I've got an UPDATE trigger on a table that watches for a specific column changing from one specific value to any other value. When this happens, it updates some related data in another table via a single UPDATE statement.
The first thing the trigger does is check to see if any updated rows had the value of this column changed from the value in question. It simply joins INSERTED to DELETED and compares the value in that column. If nothing qualifies, it bails out early so the UPDATE statement doesn't run.
IF NOT EXISTS ( SELECT TOP 1 i.CUSTNMBR FROM INSERTED i INNER JOIN DELETED d ON i.CUSTNMBR = d.CUSTNMBR WHERE d.CUSTCLAS = 'Misc' AND i.CUSTCLAS != 'Misc' ) RETURN
In this case, CUSTNMBR is the primary key of the underlying table. If I do a large update on this table (say, 5000+ rows), this statement takes AGES, even if I haven't touched the CUSTCLAS column. I can watch it stall on this statement for several minutes in Profiler.
The execution plan is bizarre. It shows an Inserted Scan with 3,714 executions, and ~18.5 million output rows. That runs through a filter on the CUSTCLAS column. It joins this (via nested loop) to a Deleted Scan (also filtered on CUSTCLAS), which executes only once and has 5000 output rows.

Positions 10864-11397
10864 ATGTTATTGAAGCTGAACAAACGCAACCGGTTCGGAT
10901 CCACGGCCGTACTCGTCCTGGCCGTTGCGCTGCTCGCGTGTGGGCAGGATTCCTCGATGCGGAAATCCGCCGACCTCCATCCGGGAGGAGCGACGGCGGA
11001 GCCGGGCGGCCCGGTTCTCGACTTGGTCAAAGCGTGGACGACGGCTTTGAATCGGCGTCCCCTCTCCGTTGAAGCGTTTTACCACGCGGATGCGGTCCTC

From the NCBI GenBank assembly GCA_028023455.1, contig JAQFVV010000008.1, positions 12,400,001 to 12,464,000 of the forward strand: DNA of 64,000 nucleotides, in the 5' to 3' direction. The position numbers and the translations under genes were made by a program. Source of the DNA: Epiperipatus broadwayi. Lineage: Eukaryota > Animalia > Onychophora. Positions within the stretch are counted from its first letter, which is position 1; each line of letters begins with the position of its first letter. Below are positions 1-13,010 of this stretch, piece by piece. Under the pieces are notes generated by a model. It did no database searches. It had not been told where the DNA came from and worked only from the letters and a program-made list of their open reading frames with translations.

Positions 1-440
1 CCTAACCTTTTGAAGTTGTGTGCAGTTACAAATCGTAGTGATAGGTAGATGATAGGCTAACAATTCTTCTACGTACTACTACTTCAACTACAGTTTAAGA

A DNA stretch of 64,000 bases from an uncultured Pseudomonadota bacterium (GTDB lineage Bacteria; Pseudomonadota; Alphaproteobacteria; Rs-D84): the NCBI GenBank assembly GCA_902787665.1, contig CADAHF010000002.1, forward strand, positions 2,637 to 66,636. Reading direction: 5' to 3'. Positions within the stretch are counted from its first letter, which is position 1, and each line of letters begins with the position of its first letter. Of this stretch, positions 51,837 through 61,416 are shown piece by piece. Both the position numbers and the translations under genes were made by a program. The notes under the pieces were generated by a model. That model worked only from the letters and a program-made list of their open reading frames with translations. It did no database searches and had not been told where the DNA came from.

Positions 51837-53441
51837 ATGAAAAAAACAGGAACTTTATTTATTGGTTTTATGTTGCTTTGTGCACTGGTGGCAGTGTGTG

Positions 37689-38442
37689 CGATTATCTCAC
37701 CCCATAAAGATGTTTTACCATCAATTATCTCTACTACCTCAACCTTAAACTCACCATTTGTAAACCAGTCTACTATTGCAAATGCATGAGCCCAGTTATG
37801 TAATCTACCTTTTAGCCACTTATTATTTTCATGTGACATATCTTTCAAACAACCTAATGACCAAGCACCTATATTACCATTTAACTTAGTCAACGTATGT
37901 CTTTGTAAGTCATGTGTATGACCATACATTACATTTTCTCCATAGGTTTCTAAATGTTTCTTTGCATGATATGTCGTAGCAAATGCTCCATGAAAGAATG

What idiotic thing am I doing here to cause this? Note that the trigger absolutely must properly handle multi-row updates.
I also tried writing it like this (in case EXISTS was doing something unpleasant), but it's still just as terrible.
DECLARE @CUSTNMBR varchar(31) SELECT TOP 1 @CUSTNMBR = i.CUSTNMBR FROM INSERTED i INNER JOIN DELETED d ON i.CUSTNMBR = d.CUSTNMBR WHERE d.CUSTCLAS = 'Misc' AND i.CUSTCLAS != 'Misc' IF @CUSTNMBR IS NULL RETURN